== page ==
Who told you that you weren’t enough?

Kalki Koechlin in Margarita With a Straw (2014)

Think about it….

Time’s up, it was YOU.

The more time I spend with my thoughts, the more I begin to realize that the only home I ever needed was the home within myself. The very home that I had thrown eggs at, toilet papered and graffiti-ed my whole life to the point that the internal state of my mind more or less resembled a crack house.

Okay, here’s the thing. Your mental palace, bungalow, crack house, whatever it is, might be in shambles right now. But if you think about it, it is the only space in the world that is truly yours. That quote, “wherever you go, there you are” really hits this on the nail. Because you can’t uproot all your physical possessions and take them wherever you go in this world. Neither can you take your home or your car everywhere. The one thing you get to take everywhere is the state of your mind.

Which is why I say you have to love your crack house of a mind. Because once you start loving it, you can start renovating it. You can give it that paint job it so desperately needs, fix up the boarded up windows, install a new lighting system and acknowledge that god awful graffiti that has built up over the years.

Yes, you made your mind into the state that it is today, which is in turn influencing how you are reacting to reality and then how reality reacts to you. It’s a mobius strip in a sense, an infinite loop of your own making. But once you objectively realize that You. Are.Not.Your.Thoughts, this is it. This is the path towards liberation.

You are not your thoughts. You chose to identify with your thoughts because before you were mindful, you took your subjective appraisals of the world as objective truths, internalized them, repeated them ad infinitum and created the mental barriers and blockades that leave you feeling panicky and restless these days because you feel like you’re not living up to your full potential and feel too overwhelmed by everything to effect any change.

You in effect became those caged tigers in zoos; you know the ones I’m talking about. The ones that prowl around their glass enclosure, clearly frustrated by the invisible boundaries between themselves and the delicious human fiesta. They’re probably beating themselves up internally like: holy shit. I can literally see and smell freedom from where I’m standing. But why is my stupid ass trapped in here when I could be ripping that dude’s head off? This is so frustrating.

But unlike tigers in zoos, our blockades aren’t physical in nature but mental, and can, with practice become easier to conquer.

If a university student goes through their academic life acing all of their courses, but repeating to themselves the sentence “I’m actually so stupid, and these successes were just flukes” then it does not matter that they pulled an A in Calculus, Organic Chemistry or any other notoriously hard subject. They will believe themselves to be stupid, incompetent and unworthy of praise because they have identified with and created a reality out of the sentence they have repeated in their mind. This subjective sentence has become their objective reality because of their mental repetition. Similarly, the most beautiful model in the world who has received international accolades and social media recognition for her looks will never believe that she is beautiful if her internal state is in shambles.

What I’m driving home: if your internal state is in chaos, which causes you to look outwards for approval and value, you are playing a zero sum game that you will invariably always lose. Because there is a fundamental misalignment occurring between your internal state and your external state and you will never have enough validation from the external environment to correct your mental state. This would require you to have an almost steady stream of input from the external world in order to maintain your baseline level of self esteem. This would cause you to seek out toxic relationships in which you are codependent on the other person for the attention, affection and love you are depriving yourself of. Hardly sustainable.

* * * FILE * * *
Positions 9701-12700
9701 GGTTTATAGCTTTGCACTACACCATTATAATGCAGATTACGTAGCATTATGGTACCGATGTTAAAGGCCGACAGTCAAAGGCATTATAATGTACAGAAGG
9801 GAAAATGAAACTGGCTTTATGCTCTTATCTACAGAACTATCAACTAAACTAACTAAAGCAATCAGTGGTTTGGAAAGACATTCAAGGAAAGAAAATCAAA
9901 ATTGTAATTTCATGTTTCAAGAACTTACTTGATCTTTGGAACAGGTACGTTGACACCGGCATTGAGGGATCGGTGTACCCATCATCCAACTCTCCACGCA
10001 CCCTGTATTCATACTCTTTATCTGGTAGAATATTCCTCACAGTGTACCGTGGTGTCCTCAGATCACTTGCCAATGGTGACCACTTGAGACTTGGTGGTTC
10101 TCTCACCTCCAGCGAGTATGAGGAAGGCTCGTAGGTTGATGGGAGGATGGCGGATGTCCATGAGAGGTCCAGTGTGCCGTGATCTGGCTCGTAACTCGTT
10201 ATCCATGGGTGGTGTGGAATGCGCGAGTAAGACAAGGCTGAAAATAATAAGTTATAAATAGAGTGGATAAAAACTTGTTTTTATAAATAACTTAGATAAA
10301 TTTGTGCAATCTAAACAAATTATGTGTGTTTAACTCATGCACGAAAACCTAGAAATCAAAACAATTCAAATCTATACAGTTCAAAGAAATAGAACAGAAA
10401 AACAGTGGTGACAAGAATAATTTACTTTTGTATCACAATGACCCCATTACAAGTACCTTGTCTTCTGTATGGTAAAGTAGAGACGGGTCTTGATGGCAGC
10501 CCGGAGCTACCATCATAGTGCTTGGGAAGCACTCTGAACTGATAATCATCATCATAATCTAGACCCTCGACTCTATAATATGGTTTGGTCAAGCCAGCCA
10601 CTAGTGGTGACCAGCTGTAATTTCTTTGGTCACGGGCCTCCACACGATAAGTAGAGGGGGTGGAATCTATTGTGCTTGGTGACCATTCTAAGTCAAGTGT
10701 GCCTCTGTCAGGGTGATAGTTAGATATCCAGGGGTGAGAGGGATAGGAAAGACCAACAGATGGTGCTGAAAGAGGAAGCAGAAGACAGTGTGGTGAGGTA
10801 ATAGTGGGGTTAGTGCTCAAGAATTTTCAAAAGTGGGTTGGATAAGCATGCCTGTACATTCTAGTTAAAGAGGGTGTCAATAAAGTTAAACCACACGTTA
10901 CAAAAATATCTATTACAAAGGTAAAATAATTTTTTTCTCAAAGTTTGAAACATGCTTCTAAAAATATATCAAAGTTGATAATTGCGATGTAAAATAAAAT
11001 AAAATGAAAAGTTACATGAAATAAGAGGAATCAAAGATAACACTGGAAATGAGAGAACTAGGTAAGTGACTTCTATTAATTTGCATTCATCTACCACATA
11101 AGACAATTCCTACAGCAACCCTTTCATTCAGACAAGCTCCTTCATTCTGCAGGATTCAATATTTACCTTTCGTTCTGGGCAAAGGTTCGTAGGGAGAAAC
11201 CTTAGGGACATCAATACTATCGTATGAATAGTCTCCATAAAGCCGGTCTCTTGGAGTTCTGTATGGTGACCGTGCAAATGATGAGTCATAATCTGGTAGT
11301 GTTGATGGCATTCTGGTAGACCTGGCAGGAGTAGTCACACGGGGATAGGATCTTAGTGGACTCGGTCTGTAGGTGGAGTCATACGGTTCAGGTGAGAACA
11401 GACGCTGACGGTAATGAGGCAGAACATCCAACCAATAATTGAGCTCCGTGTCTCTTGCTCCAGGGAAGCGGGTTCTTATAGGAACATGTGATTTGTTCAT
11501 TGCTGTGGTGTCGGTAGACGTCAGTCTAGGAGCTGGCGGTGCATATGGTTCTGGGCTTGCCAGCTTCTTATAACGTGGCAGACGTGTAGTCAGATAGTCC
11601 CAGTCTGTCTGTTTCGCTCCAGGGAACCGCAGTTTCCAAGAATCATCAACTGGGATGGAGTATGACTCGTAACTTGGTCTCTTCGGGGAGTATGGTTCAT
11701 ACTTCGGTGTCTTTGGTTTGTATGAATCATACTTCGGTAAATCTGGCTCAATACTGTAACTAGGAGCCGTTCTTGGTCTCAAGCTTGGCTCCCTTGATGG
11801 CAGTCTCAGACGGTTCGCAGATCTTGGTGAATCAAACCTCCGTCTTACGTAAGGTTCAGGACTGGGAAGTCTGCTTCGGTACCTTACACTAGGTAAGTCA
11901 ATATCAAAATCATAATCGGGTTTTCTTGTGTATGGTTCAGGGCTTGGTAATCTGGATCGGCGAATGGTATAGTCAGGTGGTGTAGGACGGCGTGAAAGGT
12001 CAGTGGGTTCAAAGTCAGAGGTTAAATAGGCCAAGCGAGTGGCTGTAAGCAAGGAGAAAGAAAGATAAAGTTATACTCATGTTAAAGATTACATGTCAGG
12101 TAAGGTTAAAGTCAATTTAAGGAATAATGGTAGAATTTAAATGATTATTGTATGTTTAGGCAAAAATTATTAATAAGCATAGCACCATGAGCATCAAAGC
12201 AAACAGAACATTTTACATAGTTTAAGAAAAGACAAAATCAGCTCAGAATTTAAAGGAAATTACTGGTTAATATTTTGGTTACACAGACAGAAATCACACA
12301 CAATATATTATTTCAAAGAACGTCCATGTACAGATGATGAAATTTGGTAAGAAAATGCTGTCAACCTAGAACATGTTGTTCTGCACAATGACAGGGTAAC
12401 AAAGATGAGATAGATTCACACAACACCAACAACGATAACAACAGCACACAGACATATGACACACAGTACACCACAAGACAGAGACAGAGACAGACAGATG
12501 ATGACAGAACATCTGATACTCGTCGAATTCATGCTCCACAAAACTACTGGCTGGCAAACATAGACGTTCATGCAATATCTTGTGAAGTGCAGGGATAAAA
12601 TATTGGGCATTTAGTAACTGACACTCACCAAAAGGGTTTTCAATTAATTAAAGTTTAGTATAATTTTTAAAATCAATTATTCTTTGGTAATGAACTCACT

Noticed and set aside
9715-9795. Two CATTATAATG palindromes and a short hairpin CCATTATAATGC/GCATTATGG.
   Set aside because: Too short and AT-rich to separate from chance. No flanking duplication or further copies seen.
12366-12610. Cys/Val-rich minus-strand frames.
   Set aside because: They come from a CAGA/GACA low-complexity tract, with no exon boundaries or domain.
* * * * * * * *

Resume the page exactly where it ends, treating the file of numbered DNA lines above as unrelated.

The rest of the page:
But once you accept the way of the world, that this is how things are for good or worse and you start objectively noticing your thoughts from afar, you can begin the process of taking apart your thoughts and asking yourself “who put this here and why? What were my life circumstances that caused me to believe this? Was it because I was young, naive and impressionable? Why am I letting this baggage from my childhood effect me now?

Some ways I like to become an objective appraiser of my thoughts is by utilizing imagery to visualize them as something that is separate from my self. For instance, I glance in the mirror and hear the thought: “you’re ugly and would be much more attractive if only you had x, y, z.” Instead of identifying with this thought and feeling like shit, I imagine this thought floating above me like a banner attached to an advertisement plane, or as a particularly colorful piece of graffiti on an alleyway I commonly pass by on my evening walks. The more creative you can get with this process, the better.

Imagine, if we could go through our lives with our minds as the best tool in our tool kit. I liken it to walking around with a hammer. You wouldn’t walk around, hammer in hand and aimlessly pound things with it (unless you’re into that sort of thing?) But once you find a use for the hammer, say, you see a nail that needs to be pounded in, you’ll pull it from your arsenal and use it. Then you’ll put it back in your tool kit.

What if we could use our minds like this? Instead of reacting to the thoughts in our heads and being pushed and pulled by the heady temptress that is our emotions, what if we lived in the moment and called forth the power of our minds only whenever we required it?

Just how unstoppable would you be?